A bildungsroman is a novel that focuses on a protagonist’s moral, intellectual, and spiritual growth. In contemporary literature, the coming-of-age stories can be equated with the bildungsroman theme as they often deal with the challenging transition to adulthood from childhood. Shelley’s is a nineteenth-century novel that depicts the theme of bildungsroman by tracing the outcome of Frankenstein’s social isolation and the development of the monster.

Social bonds wire people into their lives, and when deprived of these critical interpersonal relationships, the Monster and Frankenstein shrink into unsavory shadows of themselves. The Monster’s and Frankenstein’s desire for social connections with family and friends is a theme Shelley incorporates. Following months of private study and isolation while creating the  Monster, Frankenstein meets with his friend Clerval.

The reunion reawakens Frankenstein, who admits, “ A selfish pursuit had cramped and narrowed me until your gentleness and affection warmed and opened my sense” (Shelley 51). The author continues to show the importance of social connections during De Lacey’s cabin family when the monster laments, “broken the only link that held me to the world” (Shelley 113). In these instances, the author’s use of affection, chain, tie, and link metaphorizes belonging and social connection as stabilizing elements that drive the character’s need for social connection. 

The rudimentary power of family has also shown the reproduction’s role in the novel. The human development perspective shows how Frankenstein’s struggles to achieve manhood through procreation are premature and grotesque. Frankenstein’s desire to procreate is overarching and natural such that he admits that it takes a psychological and physical toll when he admits, “I had worked hard for nearly two years, for the sole purpose of infusing life into an inanimate body. For this I have deprived myself of rest and health” (Shelley 95). This situation underscores Frankenstein’s need for social connections.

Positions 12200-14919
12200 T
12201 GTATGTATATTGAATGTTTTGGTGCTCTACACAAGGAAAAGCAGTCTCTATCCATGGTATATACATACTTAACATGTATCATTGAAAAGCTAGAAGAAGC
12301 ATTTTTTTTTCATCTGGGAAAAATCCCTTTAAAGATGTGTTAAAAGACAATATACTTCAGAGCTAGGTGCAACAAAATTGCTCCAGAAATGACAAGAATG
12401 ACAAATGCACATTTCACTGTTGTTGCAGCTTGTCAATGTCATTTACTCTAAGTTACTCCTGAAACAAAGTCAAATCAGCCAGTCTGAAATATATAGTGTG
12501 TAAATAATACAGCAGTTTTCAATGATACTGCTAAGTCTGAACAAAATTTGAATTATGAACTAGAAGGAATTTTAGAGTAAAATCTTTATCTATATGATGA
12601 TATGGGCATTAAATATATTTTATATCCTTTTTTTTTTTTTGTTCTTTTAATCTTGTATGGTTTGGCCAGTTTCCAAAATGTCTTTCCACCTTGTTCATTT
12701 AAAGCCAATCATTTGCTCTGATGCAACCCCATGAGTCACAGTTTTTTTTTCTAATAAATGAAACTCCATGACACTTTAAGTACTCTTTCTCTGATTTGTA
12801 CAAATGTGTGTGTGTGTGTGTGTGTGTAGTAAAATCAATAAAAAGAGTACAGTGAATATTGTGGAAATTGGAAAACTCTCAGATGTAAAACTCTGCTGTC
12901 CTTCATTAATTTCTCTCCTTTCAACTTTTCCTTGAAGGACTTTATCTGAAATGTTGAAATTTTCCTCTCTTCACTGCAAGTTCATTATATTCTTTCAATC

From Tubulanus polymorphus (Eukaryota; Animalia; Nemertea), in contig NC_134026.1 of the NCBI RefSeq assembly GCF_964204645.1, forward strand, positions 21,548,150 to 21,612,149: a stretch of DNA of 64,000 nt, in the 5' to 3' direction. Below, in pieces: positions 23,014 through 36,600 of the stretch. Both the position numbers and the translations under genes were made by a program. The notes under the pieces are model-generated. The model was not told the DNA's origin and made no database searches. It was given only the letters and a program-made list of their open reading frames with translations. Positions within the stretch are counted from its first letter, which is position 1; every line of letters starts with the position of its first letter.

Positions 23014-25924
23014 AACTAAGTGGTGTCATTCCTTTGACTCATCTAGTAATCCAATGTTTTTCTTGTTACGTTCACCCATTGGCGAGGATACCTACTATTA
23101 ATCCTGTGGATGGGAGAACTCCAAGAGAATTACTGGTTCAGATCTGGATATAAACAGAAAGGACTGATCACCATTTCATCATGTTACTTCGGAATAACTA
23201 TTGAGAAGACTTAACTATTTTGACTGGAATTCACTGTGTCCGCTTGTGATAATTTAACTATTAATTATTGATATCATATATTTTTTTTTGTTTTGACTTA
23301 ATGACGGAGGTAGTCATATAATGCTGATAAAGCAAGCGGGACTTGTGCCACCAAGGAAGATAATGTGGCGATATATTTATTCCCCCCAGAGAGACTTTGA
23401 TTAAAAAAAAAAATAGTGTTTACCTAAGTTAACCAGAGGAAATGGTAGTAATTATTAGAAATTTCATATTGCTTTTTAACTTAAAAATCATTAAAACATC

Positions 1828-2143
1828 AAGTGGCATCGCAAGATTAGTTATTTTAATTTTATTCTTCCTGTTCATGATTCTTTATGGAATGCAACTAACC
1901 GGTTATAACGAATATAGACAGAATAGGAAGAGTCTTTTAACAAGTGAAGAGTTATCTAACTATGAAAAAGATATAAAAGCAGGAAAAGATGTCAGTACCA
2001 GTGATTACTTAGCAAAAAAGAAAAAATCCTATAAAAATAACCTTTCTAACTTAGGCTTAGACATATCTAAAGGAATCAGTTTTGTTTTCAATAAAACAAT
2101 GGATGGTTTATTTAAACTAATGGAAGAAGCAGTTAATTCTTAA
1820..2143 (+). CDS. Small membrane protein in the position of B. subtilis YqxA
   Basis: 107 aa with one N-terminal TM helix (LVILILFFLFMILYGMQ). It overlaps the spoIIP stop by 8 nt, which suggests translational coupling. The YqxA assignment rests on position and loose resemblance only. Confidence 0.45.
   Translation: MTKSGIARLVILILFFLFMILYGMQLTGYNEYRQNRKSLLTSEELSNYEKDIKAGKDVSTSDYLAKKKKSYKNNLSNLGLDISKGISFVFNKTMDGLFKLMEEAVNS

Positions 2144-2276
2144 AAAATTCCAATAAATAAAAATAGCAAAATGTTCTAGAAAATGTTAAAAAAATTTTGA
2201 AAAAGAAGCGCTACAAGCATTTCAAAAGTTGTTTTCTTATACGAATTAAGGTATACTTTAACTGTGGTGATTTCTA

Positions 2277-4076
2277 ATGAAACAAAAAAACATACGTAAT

Similarly, considering the Monster’s social development, Frankenstein’s abandonment severely affects the Monster’s social integration. The monster’s lack of childhood challenges the bildungsroman structure that features the transition to adulthood. The Monster complains, “… No father had watched my infant days, no mother had blessed me with smiles and caresses…” (Shelley 97). Due to this lack of affection and attention, the Monster yearns for social connections, although is rejected as a misfit and a social anomaly because of his hybrid appearance. Without others of his kind, the Monster must learn to survive solely while Frankenstein withdraws from his domestic responsibility and relations to fulfill his obsessions and eventually ends up lonely.

As such, the Monster and Frankenstein fail to accomplish the bildungsroman conclusion as the author denies them closure, leaving them to bewail their despicable state. Frankenstein concludes, “The cup of life was poisoned forever” (153). Similarly, the Monster bemoans    “My heart yearned to be known and loved by these amiable creatures,” says the Monster…(Shelley 107). Both characters are reduced to shadows of their former selves and suffer from social isolation, thus failing to mature and be accepted in society, hence failing the theme of bildungsroman.

Conclusively, bildungsroman typically ends with complete maturity and acceptance in society. In Frankenstein, the author subverts the reader’s expectations as Frankenstein and the Monster lack closure and social acceptance. The outcome for both characters is a disrupted trajectory and incomplete development.

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William Anderson (Schoolworkhelper Editorial Team)
William completed his Bachelor of Science and Master of Arts in 2013. He current serves as a lecturer, tutor and freelance writer. In his spare time, he enjoys reading, walking his dog and parasailing. Article last reviewed: 2022 | St. Rosemary Institution © 2010-2024 | Creative Commons 4.0

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